It is 1941, the summer after fifth grade, and Maggie is spending it with her aunt and uncle while her mother rests before having a new baby. Maggie's two biggest problems appear to be getting rid of a wart and trying to figure out Ida Mae, an audaciously different new friend. Soon, however, she detects hints of mystery. What is everyone concealing from her? Why are they whispering her name and hiding family photographs? Are they really her family? This is a pleasurable period piece, punctuated with caring relationships, eccentric neighbors, Buster Brown shoes, and Ovaltine. Like the small town life it depicts, the pace is slow, but picks up as Maggie begins to zero in on the secrets about her own identity. Her genuine distress at the end is reconciled a bit too swiftly, though. Despite its one-dimensional plot, this coming-of-age story about family and friendship provides enough tension to keep readers contemplating clues and awaiting answers to Maggie's mystery. 2001, Eerdmans, $16.00. Ages 8 to 12. Reviewer:Betty Hicks
Some books are easy to read—enjoyable even. The reader cares about the characters, but upon closer examination, there just is not much there. This novel is such a book. Maggie's summer before sixth grade is full of shadows. Hitler is causing trouble in Europe, and the United States still is suffering the Depression. Maggie and her six-year-old brother, Cooper, are spending the summer with Uncle Dick and Aunt Bess. Their mother is at home on bed rest until the new baby is born, and their father is planning the family's move to California. There are other oddities about this summer: the neighbor girl with her psychic grandmother, the boxes of costumes that smell of cigarettes and have mysterious stains, the conversations Maggie's grandma keeps starting and stopping, and talk about the baby. Maggie's story is about finding her place in her family, both literally and figuratively. It is a simple slice-of-life tale that is such an easy read that it is ultimately forgettable. The shadow of war is very faint, the descriptions of scenes are rather colorless, and characters other than Maggie are not particularly well developed. The story provides popcorn summer reading for middle school students who like historical fiction or stories that speculate about being adopted. VOYA CODES: 2Q 3P M (Better editing or work by the author might have warranted a 3Q; Will appeal with pushing; Middle School, defined as grades 6 to 8). 2001, Eerdmans, 144p, $16. Ages 11 to 14. Reviewer: Beth Karpas SOURCE: VOYA, February 2002 (Vol. 24, No.6)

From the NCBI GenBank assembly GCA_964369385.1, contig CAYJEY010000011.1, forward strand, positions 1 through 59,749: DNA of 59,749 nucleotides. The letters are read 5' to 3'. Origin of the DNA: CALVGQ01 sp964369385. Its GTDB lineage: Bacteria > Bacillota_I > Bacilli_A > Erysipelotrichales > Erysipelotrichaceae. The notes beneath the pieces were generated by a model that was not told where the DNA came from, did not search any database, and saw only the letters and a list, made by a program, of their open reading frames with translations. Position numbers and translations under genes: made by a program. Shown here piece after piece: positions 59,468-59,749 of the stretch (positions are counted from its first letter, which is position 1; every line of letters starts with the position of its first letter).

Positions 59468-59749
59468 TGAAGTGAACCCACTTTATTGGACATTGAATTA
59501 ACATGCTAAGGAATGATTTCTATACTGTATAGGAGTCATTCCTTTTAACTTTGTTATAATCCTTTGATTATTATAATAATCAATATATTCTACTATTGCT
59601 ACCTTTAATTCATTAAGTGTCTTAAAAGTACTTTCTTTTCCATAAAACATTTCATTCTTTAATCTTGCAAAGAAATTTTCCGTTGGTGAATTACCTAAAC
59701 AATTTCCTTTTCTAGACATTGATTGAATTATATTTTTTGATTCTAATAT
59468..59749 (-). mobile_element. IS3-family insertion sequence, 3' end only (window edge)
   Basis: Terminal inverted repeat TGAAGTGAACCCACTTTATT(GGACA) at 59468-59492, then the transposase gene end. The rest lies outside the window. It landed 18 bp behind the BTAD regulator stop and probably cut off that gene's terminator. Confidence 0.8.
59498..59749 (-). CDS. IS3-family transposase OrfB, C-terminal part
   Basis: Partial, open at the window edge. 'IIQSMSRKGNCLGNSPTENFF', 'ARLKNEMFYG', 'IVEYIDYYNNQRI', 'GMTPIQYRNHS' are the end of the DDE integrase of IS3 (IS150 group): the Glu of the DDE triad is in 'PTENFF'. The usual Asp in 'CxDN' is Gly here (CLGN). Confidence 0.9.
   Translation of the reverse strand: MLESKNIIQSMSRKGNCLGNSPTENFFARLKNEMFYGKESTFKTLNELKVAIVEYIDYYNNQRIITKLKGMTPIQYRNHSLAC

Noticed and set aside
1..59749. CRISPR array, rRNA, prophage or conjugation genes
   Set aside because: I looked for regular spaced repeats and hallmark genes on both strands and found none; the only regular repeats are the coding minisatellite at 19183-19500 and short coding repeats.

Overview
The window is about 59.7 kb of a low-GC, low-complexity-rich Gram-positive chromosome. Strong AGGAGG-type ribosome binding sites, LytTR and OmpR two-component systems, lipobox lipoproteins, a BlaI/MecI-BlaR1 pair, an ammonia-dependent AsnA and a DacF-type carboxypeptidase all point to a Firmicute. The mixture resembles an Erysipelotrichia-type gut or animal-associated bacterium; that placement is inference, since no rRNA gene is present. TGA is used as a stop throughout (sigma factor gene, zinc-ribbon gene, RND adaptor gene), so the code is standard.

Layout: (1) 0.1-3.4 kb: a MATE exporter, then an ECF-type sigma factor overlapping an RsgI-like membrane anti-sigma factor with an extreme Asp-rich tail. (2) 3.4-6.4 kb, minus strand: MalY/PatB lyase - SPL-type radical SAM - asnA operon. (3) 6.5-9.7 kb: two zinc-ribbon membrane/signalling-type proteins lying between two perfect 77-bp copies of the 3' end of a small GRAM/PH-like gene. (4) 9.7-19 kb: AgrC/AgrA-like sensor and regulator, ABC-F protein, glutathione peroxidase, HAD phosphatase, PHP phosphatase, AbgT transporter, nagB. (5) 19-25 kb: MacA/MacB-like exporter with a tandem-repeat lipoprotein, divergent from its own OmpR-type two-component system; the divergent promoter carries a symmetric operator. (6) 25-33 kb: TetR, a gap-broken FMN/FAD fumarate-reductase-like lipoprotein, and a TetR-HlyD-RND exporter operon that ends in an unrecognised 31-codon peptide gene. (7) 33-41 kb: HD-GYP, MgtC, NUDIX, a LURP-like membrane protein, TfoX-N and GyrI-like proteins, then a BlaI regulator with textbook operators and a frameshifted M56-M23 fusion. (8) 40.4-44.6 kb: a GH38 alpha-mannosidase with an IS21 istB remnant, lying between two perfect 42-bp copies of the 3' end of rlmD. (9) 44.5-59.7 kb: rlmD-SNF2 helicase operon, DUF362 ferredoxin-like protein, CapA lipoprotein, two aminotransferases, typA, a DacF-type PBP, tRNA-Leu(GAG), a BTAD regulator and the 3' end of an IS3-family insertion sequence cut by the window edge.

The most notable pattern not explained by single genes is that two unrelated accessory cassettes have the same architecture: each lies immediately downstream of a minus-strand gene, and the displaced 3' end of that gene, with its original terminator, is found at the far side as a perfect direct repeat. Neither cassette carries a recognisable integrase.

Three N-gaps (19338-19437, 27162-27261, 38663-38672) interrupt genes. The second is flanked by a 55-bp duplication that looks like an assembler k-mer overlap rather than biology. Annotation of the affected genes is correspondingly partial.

School Library Journal
Gr 4-6-A slight and unengaging story about Maggie, 11, who moves in with her aunt and uncle while her pregnant mom and dad prepare to move from Chicago to California. It is 1942; war is imminent. It's soon apparent that something's amiss in the family, and Maggie is not being told what. The small subplots involve an odd girl in the neighborhood and the marriage of another aunt. In the end, Maggie learns that her "aunt" is really her mother. The characters and setting are not memorable enough to grab most readers, and the dialogue is often unnatural and stiff.-Linda Beck, Indian Valley Public Library, Telford, PA Copyright 2001 Cahners Business Information.